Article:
By Katie Graham & Liz Burgess

A new study by scientists at the Anderson Cabot Center for Ocean Life at the New England Aquarium expands our toolkit for understanding North Atlantic right whale health—using only a tiny piece of blubber!

Blubber—a dense layer of fat tissue that lies beneath the skin—is one of the defining characteristics of marine mammals. Blubber is vital to marine mammals as it functions as a site of energy storage, acts as an insulating layer for warmth in cold waters, and assists with buoyance. Whales are unique among mammal species in that their fat reserves cover their entire body (except for fins, flippers and flukes) and this surface tissue layer can be sampled directly through biopsy sampling. For many years, scientists at the Anderson Cabot Center for Ocean Life (ACCOL), together with external partners, have studied biopsy samples (consisting of a small piece of skin and underlying blubber) to gain invaluable genetic information on North Atlantic right whales, including identifying individual whales and even determining paternity to construct family trees.

Recently, our team explored another scientific use for blubber tissue: measuring hormones in blubber! This advancement provides new insights into whale health which may be important for supporting conservation efforts.

From left to right: North Atlantic right whales Celeste (#2330) and Garlic (#3830). Photo: Anderson Cabot Center, New England Aquarium

For over 20 years our team has studied hormones in North Atlantic right whales. Hormone measurements allow us to monitor for sexual maturity, reproductive cycles, pregnancy, metabolic activity, and stress responses—particularly to human-related stressors such as entanglement in fishing gear or ship strikes. However, measuring hormones in live, free-swimming whales isn’t easy! Because of their enormous size, we cannot draw a blood sample like a doctor might do to track your hormone levels. Instead we have pioneered methods to measure hormones in several unique sample types, including feces (poop), respiratory vapor (blow), and now blubber; all of which can be obtained remotely without handling the whale.

Our study used a “library” of previously collected blubber tissue to learn new physiologic information about individual right whales. The biopsy samples collected by our Right Whale Field Team during population surveys are designated for genetic studies, but any remaining tissue is often archived for future research efforts. Some of our samples were also acquired from whales that were found dead, as blubber tissue is routinely collected as part of necropsy procedures (an animal autopsy). Because right whales are critically endangered, it is important that we take every opportunity to gather as much information as possible—making our validation of blubber hormone measurements a worthwhile effort.

Left: a blubber biopsy sample (blubber is pink in color, the skin (epidermis) is the black portion; Right: a larger piece of blubber collected during the necropsy of a dead whale

Key to our investigation was measuring three different hormones: testosterone and progesterone, which are both associated with reproduction; and cortisol, a stress-related hormone. Looking at diverse hormones concurrently provides a greater understanding of physiological patterns, allowing us to diagnose reproductive states (such as pregnancy) and understand stress responses. Most previous blubber studies of other whale species measured only one or two hormones because the typical small size of blubber samples (about the size of a pencil eraser) is limiting. By drawing on our experience analyzing non-conventional samples, we improved methodologies to extract hormones from a tiny amount of blubber tissue, leading to faster results in the laboratory and even reducing the need to use certain hazardous chemicals. We hope that our safer and more efficient technique may encourage additional research groups to explore the use of blubber hormone measures to monitor whale health.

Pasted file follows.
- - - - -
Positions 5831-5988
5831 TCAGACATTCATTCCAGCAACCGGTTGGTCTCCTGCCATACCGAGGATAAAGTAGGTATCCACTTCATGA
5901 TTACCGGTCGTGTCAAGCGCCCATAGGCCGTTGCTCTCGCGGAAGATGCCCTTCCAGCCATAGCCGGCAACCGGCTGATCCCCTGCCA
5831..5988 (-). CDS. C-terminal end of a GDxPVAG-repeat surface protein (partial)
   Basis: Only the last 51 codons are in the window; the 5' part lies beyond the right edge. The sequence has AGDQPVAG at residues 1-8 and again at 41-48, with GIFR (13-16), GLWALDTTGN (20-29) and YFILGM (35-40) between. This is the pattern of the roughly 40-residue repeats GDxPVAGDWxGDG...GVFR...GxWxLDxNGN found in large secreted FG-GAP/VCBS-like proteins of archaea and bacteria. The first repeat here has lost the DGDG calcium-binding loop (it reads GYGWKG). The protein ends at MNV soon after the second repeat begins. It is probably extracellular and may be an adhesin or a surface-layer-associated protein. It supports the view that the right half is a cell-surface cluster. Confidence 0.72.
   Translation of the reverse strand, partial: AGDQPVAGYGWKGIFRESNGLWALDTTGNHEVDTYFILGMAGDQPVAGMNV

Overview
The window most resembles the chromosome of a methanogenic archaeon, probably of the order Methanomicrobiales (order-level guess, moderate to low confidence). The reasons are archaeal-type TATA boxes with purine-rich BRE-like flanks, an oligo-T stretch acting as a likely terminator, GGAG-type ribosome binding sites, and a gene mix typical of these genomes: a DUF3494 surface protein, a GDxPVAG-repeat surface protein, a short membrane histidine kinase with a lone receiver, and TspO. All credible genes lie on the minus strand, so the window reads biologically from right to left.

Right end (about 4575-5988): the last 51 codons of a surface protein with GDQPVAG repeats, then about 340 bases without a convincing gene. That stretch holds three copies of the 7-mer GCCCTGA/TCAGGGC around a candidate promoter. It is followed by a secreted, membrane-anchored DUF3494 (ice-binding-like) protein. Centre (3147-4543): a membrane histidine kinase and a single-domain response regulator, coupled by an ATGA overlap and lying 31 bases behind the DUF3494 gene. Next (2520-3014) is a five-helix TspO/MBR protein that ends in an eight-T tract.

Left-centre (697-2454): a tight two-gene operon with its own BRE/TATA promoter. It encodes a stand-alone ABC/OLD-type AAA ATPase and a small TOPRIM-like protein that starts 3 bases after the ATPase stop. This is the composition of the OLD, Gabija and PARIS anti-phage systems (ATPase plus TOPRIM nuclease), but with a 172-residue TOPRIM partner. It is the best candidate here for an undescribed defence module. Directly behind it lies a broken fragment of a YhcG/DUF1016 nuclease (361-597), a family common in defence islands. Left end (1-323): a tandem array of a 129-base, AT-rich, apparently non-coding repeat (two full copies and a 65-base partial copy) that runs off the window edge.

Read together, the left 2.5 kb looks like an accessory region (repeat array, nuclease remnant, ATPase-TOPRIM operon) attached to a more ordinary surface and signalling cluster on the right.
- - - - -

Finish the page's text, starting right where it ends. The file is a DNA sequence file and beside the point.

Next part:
Importantly, we found that meaningful patterns in hormone levels persisted in right whale blubber—even in deceased whales. Because whale carcasses decompose rapidly, blubber is one of the few tissues that can be reliably collected during necropsy, making this a valuable sample type for hormone analysis postmortem. Measuring blubber hormones has helped us to better understand the timeline and amount of stress felt by right whales when they experienced trauma, such as entanglement in fishing gear or ship strike. Without extensive knowledge of hormone patterns, it is difficult to discern the full impact that human activities may have on a whale’s ability to reproduce and cope with a rapidly changing environment. Given the declining number of North Atlantic right whales and the fact that nearly all right whale deaths in recent years can be attributed to human-related causes, these data are more crucial than ever to protecting the species.

Our advancements in blubber hormone measurement adds another technique to our “toolbox” for monitoring North Atlantic right whales. Every sample is valuable—from feces to blow to baleen to blubber—as each sample type allows us to investigate different scientific questions. At ACCOL, we are constantly improving our methods to increase the utility of this science, because hormone measurements have so many applications that can help monitor the health and welfare of North Atlantic right whales, as well as many other marine species.

Assistant Scientist Katherine Graham works in the lab.

You can read more about this research in the scientific paper published by Conservation Physiology.

This project was supported by funding from the Department of Fisheries and Oceans Canada. All blubber samples were collected by trained individuals and authorized under scientific permits.